What are the side effects of Norplant?
Not all of the following side effects can occur. You may get one, none or all. Make sure to contact your doctor if any side effects are worrying you.
- Decreased sexual interest
- Longer periods OR lighter than normal periods
- For some women, a prolonged time between periods
- Some hair loss
- Weight loss or gain
- Severe to moderate acne
Side effects that warrant an immediate call to your doctor are blurred vision, irregular periods that are heavier than normal, severe headaches such as migraines, and abdominal pain. Any unusual swelling or redness near the site where the Norplant is placed should also be reported.
What causes condoms to tear?
Although condoms do not appear to tear easily, you would be surprised on how easily they do when in contact with certain chemicals.
The following are products you should NEVER use with a condom. It only takes 50-60 seconds of exposure to these products for the condom to go from 99% effectiveness to 20%.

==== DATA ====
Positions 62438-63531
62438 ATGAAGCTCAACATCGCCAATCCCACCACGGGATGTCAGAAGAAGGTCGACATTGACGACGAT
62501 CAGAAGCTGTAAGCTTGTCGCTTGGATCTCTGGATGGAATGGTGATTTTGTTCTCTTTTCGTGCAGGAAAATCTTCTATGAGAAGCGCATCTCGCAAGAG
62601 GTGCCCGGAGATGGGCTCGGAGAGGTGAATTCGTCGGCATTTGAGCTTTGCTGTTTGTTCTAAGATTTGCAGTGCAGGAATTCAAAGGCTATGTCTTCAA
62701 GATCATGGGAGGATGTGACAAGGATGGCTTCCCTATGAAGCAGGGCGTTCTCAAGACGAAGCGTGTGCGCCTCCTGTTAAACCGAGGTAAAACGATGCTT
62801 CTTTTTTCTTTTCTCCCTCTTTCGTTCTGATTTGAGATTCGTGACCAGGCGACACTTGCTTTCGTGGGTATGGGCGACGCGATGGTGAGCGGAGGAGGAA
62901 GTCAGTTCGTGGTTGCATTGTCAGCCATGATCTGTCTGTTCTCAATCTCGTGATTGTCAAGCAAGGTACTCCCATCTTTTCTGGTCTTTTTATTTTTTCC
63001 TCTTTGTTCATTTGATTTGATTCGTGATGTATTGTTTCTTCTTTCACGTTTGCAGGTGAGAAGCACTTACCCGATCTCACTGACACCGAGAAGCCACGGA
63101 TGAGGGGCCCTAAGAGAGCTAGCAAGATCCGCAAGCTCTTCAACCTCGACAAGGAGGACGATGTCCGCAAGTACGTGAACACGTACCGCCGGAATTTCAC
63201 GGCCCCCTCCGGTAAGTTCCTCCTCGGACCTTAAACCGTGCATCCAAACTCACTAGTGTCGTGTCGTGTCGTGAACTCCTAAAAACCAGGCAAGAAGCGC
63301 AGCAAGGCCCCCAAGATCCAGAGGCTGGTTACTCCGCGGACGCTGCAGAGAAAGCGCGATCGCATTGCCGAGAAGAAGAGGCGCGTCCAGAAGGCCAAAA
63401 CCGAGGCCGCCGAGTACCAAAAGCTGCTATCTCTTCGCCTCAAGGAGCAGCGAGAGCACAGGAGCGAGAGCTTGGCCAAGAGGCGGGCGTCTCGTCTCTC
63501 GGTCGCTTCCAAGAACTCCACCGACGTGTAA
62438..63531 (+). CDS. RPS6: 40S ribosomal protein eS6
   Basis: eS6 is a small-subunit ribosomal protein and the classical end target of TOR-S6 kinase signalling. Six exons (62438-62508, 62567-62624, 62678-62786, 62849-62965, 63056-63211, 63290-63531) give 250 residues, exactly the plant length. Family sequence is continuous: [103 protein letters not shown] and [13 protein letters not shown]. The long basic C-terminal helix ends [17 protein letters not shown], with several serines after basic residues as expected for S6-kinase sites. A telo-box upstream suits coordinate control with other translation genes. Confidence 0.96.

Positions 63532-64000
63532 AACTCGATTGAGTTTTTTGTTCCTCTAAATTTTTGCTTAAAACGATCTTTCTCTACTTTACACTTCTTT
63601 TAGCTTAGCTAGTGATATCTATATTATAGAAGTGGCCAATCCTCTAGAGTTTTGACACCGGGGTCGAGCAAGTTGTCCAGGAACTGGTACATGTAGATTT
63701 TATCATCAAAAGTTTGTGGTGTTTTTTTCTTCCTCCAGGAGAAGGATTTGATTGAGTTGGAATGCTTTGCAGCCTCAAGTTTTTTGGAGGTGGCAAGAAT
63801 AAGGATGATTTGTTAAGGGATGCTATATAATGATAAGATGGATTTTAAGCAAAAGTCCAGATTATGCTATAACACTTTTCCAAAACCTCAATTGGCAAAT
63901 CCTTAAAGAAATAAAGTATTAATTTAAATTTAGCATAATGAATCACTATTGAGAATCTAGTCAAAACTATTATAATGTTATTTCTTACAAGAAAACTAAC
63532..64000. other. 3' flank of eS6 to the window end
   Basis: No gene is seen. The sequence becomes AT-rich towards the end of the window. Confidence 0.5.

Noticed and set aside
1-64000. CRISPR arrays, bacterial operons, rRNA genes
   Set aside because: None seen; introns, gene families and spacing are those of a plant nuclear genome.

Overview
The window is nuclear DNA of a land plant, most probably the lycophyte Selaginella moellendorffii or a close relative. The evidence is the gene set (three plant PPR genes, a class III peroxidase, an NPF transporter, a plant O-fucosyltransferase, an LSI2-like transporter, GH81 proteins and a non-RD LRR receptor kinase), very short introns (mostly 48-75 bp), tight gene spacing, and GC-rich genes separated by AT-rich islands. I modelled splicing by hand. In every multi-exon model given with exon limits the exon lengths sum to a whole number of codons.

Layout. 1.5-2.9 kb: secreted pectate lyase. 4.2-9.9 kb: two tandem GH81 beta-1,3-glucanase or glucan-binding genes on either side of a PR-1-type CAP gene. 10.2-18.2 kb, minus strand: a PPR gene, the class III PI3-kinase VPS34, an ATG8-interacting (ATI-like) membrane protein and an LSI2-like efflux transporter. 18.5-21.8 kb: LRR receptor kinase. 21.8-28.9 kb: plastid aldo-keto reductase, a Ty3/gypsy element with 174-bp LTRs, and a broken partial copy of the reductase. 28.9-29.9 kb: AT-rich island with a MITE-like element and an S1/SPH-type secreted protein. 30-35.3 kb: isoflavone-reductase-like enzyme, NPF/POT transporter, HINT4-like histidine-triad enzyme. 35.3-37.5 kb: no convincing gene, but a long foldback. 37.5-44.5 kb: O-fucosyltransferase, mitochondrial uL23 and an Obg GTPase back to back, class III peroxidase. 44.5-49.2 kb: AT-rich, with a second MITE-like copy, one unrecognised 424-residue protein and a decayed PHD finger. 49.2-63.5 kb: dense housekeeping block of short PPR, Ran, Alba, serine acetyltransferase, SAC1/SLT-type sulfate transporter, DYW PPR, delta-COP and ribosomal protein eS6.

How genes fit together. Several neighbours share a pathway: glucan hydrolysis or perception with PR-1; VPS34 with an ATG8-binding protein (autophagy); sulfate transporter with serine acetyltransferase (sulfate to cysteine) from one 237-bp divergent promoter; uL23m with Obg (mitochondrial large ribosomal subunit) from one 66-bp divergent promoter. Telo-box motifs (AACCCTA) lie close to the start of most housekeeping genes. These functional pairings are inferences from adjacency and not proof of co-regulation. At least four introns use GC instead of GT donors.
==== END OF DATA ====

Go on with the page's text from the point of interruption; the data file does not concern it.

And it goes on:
- Mineral oil (can be found in your lotions, hand creams, make-up)
- Baby Oil
- Petroleum Jelly (Use KY Jelly instead)
- Vegetable Oil
Other reasons for a weak condom are:
- Expiration date
- Unrolling the condom before using
- Attempting to use the same condom more than once
- Attempting to continue intercourse with same condom after ejaculation
- Leaving the condom package exposed to sunlight, heat, unwrapped, or in wallet where it can be stretched and bent over time.
Pros and cons of IUD?
The pros of IUD is that is effective for up to six years.
Cons of IUD include:
- Must be checked after each menstrual cycle to ensure it is still in place
- As with most contraception methods used for and by women, there is no protection against STDs.
- IUD may increases your chance of pelvic inflammatory disease (PID)
- IUD may increase your chance of tubal pregnancies
Does breast feeding stop ovulation?
LAM (Lactational Amenorrhea Method) suppresses ovulation due to breast feeding your infant. It changes the body's hormones, to trick the reproductive system into thinking you are still pregnant, so you do not release an egg. It has a success rate of 98% if there are no menses during the first 5-6 months or as long as you are breast feeding your baby.